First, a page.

Should he say something? Perhaps. “If I die, you lose me, too. That’s what Rayner said. You should watch out.”

His father hit his fist against the wall.

Simeon flinched.

“Nah. Kid. Listen. That family is a bunch of stuck-up…”

“He’s right though,” his mother said.

“I don’t want to hear it.” His father clenched his teeth. “But now he’s hanging out at Meldeen houses and speaking that clicking language of theirs, and he’s wearing that… thing on his arm. Maybe it can only get worse from here.”

Simeon watched the exchange, keeping his expression as neutral as he could.

“You know,” his mother said after a pause. Her voice was hesitant now. That always meant something important. “I wouldn’t have put him on the last ship. You know what they say about Miller Station. It’s always broken, and they have food shortages. But Hayes is sending one soon.”

“Hayes is full of old people. They don’t want anything to do with the rest of us, and all their businesses are centuries old. Their technology’s dated, too.”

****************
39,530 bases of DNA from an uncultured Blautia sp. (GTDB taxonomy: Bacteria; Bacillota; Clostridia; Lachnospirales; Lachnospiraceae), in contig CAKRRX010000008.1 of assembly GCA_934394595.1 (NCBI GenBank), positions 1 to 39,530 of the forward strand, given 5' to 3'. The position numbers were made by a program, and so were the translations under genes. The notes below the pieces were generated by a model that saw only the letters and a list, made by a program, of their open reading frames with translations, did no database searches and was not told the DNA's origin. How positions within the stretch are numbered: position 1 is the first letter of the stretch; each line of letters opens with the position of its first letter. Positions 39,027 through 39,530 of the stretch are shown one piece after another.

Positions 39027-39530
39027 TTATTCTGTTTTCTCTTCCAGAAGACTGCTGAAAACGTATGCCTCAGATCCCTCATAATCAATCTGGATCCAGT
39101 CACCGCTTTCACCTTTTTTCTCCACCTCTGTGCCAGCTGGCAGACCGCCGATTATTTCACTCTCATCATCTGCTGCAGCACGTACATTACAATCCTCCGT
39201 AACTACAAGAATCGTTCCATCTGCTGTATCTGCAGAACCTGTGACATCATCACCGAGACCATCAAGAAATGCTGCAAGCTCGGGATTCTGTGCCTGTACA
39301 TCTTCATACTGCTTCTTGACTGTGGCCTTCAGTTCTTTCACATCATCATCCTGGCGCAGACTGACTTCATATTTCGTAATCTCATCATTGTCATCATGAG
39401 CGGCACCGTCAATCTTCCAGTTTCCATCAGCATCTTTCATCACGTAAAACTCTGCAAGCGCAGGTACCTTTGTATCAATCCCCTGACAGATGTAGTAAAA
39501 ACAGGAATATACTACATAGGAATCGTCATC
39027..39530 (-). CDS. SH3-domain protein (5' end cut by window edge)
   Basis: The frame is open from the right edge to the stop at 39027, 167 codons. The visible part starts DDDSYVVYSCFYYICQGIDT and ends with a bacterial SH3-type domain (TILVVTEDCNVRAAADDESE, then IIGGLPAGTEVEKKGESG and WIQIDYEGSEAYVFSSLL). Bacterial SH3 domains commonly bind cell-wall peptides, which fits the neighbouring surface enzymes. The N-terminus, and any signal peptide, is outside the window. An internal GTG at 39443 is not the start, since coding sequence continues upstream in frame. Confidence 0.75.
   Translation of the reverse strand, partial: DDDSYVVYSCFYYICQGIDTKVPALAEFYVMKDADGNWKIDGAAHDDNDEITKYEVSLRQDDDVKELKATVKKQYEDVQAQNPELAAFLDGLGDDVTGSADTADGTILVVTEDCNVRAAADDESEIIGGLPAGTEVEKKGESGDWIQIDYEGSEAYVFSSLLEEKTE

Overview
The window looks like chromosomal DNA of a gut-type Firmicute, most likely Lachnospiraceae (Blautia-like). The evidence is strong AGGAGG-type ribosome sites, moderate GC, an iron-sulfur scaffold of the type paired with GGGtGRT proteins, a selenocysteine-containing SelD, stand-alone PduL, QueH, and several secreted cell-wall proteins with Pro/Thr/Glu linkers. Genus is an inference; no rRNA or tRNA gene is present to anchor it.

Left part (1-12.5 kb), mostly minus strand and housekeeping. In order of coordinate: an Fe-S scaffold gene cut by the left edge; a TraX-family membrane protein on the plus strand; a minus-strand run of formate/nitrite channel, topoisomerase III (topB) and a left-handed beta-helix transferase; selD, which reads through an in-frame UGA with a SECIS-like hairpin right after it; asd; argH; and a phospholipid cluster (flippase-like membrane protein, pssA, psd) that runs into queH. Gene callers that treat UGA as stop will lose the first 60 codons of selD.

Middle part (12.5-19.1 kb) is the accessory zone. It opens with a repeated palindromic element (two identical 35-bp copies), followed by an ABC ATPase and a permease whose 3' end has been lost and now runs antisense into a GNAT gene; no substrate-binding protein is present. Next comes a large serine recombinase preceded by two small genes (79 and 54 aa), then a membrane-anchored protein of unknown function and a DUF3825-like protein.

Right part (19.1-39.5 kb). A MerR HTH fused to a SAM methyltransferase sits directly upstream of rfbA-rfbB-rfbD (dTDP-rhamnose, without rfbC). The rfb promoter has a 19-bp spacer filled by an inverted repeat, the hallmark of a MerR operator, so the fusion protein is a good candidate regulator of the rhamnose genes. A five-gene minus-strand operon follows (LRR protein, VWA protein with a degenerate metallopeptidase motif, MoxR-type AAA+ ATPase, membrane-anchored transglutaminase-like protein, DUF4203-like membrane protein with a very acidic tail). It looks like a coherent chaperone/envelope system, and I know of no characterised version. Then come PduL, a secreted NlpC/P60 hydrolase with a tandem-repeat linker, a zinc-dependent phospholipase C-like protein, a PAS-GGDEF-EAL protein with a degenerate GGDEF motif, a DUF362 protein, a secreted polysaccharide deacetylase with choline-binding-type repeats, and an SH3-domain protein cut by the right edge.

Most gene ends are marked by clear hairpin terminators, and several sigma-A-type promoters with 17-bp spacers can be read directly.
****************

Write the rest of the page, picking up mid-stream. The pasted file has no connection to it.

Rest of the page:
“But they care for their people. I’ve heard they have enough to eat, they have good medicine, and they have rules in place for how people should behave themselves. Something like this wouldn’t happen on Hayes.”

‘This’ was most of today, Simeon surmised. He couldn’t decide if the station sounded like a bad idea or a good one. Old technology sounded bad especially after today’s talks. He wanted to suggest Karmee instead, but after his father’s reaction earlier, that was out of the question. No. Be quiet and best not there at all; that would get him farthest.

“Isn’t there any other?” his father asked. “Didn’t the Smiths send their son to Tellier? At least they’ve got an economy.”

“Tellier is full of Meldeen,” his mother said.

His father wrinkled his nose. Then he mustered her more closely. “You’ve looked all these up.”

She sighed and nodded. “Yes. I knew it would come to this. And we can’t have our only child die.”

His father hit the wall again. “Of course I don’t want him to die! What do you think I am? I was hoping…” He dropped his hand to his side, lifeless. Then turned to Simeon.

“Do you really want to go?”

He really wanted to go. And of course this would happen just when he’d made one friend that was a real friend. One should never feel too secure.

He nodded.